The Olympic Peaks Camera Club’s “From the Forest” exhibit shows at the Judith McInnes Tozzer Gallery at Sequim Museum & Arts through Sept. 28. Photo by Ken Kennedy/Olympic Peaks Camera Club

The Olympic Peaks Camera Club’s “From the Forest” exhibit shows at the Judith McInnes Tozzer Gallery at Sequim Museum & Arts through Sept. 28. Photo by Ken Kennedy/Olympic Peaks Camera Club

Coming into focus: Olympic Peaks Camera Club looks to bring photographers of all levels together

‘From the Forest’

What: Olympic Peaks Camera Club exhibit

Where: Sequim Museum & Arts, 544 N. Sequim Ave.

When: 11 a.m.-4 p.m. through Saturday, Sept. 28

Admission: Free

‘Meet the Photographer’: 1:30-4 p.m. Saturday, Sept. 28

Olympic Peaks Camera Club

When: 7 p.m. second, fourth Thursdays (second Thursday only in November, December)

Where: Dungeness Community Church, 45 Eberle Lane

On the web: olympicpeaks.org

From the novice shutterbug to the professional, the backyard pic-snapper to the world-traveling visual artist, this group welcomes all.

The Olympic Peaks Camera Club brings together photographers of all levels to its twice-a-month meetings in Sequim, where beginners and advanced shooters alike glean skills and more from guest speakers and each other.

“If you’re a beginner or intermediate or advanced … you learn from other photographers.,” says club president Rebecca Hanson.

“There are a range of people in the club — those who don’t know what ISO is (and) other who could write the book,” says club member Ken Kennedy.

“Everybody’s willing to share … no trade secrets,” he adds.

“Being with general enthusiasts, you learn a lot,” Hanson says.

For most of the year the club meets monthly on second and fourth Thursdays — November and December are exceptions, when they meet just the second Thursday — at Dungeness Community Church, 45 Eberle Lane.

With about 80 members in the group, each meeting sees about 30 to 60 members and guests show up, Hanson says, as many members are out on photo trips.

She says the key benefits of joining the group are sharing in vast and varying knowledge of members as they discuss everything from equipment (cameras, tripods, studio light) to editing software, to the nuts and bolts of photography skills and knowledge, from themes of composition to the best times of day to shoot and camera settings.

Olympic Peaks frequently hosts featured speakers who present on a range of photographic topics. Some are local, Hanson and Kennedy say, but often they are renowned artists from out of the area.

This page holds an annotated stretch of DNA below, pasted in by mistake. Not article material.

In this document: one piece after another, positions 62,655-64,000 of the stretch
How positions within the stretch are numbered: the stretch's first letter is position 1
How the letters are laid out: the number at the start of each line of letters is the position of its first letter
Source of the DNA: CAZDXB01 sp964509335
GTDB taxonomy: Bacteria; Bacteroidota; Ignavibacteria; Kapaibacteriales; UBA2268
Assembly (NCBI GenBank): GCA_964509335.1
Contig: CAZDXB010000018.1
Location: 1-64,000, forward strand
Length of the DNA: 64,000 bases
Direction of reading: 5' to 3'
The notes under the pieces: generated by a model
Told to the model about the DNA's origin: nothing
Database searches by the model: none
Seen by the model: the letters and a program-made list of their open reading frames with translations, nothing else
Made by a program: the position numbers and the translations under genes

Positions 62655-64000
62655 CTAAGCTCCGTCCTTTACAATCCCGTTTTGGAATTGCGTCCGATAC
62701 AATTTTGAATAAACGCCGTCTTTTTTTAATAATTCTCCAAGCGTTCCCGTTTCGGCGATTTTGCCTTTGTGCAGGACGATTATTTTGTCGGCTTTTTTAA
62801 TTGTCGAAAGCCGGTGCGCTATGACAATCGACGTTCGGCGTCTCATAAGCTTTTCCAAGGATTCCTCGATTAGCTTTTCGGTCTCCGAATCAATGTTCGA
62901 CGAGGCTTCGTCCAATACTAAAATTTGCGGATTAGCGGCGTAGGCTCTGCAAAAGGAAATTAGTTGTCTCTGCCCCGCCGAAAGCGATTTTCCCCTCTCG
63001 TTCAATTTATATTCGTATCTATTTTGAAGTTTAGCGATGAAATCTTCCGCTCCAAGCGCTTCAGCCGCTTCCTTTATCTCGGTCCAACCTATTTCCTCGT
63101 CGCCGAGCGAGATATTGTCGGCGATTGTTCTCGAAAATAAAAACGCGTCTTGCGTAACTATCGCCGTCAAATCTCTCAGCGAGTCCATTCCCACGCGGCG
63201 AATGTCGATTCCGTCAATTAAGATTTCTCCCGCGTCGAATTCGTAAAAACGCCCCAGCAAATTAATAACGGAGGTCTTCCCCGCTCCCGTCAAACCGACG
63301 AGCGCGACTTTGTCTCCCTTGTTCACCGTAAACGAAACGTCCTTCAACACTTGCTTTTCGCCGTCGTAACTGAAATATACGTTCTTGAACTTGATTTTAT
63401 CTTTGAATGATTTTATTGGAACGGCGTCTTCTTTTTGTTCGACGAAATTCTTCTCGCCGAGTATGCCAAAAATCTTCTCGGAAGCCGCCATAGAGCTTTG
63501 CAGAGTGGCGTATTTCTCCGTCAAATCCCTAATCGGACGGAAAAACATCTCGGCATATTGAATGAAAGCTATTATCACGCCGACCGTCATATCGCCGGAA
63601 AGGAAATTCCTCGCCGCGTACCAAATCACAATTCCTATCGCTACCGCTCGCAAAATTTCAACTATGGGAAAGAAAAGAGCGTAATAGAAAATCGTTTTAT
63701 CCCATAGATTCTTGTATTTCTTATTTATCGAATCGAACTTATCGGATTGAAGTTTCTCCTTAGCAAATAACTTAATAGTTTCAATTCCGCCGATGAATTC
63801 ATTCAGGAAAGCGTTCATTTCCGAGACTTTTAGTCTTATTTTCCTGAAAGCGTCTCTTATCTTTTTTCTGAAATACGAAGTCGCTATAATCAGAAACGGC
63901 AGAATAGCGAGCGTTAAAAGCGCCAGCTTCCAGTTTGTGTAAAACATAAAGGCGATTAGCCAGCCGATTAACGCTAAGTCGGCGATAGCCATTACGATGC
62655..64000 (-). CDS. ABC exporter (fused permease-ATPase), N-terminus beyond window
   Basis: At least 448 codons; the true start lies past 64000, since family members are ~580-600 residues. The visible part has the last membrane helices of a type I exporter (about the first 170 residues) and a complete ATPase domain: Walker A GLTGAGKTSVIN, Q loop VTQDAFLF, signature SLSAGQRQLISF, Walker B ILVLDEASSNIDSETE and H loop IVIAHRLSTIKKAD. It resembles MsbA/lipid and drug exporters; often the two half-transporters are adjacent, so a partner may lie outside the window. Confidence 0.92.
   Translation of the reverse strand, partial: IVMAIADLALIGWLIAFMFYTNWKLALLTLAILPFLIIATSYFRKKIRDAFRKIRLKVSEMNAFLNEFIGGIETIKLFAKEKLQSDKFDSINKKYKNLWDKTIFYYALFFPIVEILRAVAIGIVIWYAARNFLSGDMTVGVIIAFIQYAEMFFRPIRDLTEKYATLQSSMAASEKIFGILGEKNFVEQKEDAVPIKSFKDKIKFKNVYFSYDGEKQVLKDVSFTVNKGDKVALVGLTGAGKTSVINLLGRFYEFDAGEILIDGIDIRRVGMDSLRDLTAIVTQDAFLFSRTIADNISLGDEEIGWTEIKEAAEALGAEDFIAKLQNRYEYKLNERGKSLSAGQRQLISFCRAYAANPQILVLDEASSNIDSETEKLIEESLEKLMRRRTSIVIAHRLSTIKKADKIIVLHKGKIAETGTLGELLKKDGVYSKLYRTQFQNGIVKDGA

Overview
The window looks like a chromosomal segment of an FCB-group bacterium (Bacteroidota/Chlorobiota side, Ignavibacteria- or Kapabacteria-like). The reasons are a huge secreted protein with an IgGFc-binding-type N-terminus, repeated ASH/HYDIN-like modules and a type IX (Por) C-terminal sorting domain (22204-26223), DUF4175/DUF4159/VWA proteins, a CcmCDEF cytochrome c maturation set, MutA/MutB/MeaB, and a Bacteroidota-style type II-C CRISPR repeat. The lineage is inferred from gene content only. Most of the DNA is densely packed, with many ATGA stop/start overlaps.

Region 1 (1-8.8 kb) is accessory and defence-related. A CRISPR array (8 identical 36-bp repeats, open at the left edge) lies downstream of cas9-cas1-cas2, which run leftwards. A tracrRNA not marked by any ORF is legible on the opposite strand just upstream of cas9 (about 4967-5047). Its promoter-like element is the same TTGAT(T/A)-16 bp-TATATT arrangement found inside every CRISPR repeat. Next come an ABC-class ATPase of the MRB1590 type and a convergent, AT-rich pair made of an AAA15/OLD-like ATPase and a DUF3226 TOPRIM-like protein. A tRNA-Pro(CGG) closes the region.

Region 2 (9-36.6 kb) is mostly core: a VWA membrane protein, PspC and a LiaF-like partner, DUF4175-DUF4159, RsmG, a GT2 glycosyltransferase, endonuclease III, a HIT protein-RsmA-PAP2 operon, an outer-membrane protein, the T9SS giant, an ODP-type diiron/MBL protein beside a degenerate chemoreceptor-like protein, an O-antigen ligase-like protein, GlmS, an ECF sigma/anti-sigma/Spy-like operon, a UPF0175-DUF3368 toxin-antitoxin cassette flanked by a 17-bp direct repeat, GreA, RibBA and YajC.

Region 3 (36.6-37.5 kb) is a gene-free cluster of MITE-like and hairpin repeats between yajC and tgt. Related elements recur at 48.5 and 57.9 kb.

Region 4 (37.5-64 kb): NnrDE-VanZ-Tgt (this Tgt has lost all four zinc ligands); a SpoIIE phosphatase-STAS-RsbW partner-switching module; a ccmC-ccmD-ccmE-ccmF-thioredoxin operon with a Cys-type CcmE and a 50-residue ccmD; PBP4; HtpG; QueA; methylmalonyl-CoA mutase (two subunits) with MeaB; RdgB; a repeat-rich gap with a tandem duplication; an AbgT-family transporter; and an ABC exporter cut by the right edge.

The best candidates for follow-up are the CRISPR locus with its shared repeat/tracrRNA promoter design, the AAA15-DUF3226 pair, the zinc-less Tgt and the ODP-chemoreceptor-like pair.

This month’s speaker, presenting on Sept. 26, is Gary Tarleton, who will share his experience of 20-plus years as a professional freelance photographer shooting historical government buildings as well as for national and international corporations. He’ll discuss new technologies and architectural photography.

The photography in the club isn’t limited to digital SLR (single-lens reflex) cameras, she says, as some members are shooting on high-end film while others shoot with their cell phones.

“Everybody brings something to the club,” Hanson says. “Even after four years (with the club), I’m still blown away by the photos our members take.”

Critiques, awards exhibits

Five times a year the club holds competitions, divided into two groups: Beginner and advanced. Both digital and print images are included. In those competitions, the club bases scores on one general submission and another based on the club’s subject theme, such as “reflection,” to further challenge competitors.

Olympic Peaks also works with the Northwest Council of Camera Clubs and Photographic Society of America, and helps judge competitions for other clubs.

In competitions and regular meetings club members will offer helpful critiques, Hanson says, asking “Why did you want to get out of this picture?” And, “Did you achieve it?”

“It’s nice to win (but) it’s also nice to learn,” Hanson says. She adds that club members don’t have to compete.

For more than half-dozen consecutive years an Olympic Peaks club member has served as superintendent of the Clallam County Fair’s photography competition. This year that competition added a division for photographers with disabilities.

“We love doing it for the community,” Hanson says.

The club also has the occasional exhibit, such as “From the Forest,” showing currently the Sequim Museum & Arts, 544 N. Sequim Ave.

The museum is open 11 a.m.-4 p.m., and the exhibit shows through this Saturday, Sept. 28, with a “Meet the Photographer” event set for 1:30-4 p.m. on Saturday.

Social aspect

Olympic Peaks members also get together for field trips on an informal basis. A recent field trip saw them atop Hurricane Ridge, getting above the light pollution of towns to capture images of the Milky Way.

Some people on the ridge at the same time joined in on the photo shoot and wound up coming to the next club meeting, Kennedy says.

Kennedy, a photographer since high school, shot various sports assignments and events such as dog agility trials in San Diego and Seattle. He retired to the Olympic Peninsula about two years ago.

Kennedy now often finds his images on trails and mountainsides, from Mount Rainier to Olympic National Park.

“This place is so beautiful,” he says. “I enjoy doing a lot of landscapes and astro-photography.”

“I like this (club); it’s getting me out and about. It’s easy to not do anything.”

Hanson, a former freelance photographer and Olympic Peaks club member for about four years, says she primarily enjoys events and motorcycle photography.

“I really enjoy people in the club,” she says. “They’re really friendly, really willing to give advice.”

Olympic Peaks membership dues are $35 for individuals or $50 for couples/families, but Kennedy noted, “You can try before you buy.”

For more information, see olympicpeaks.org.

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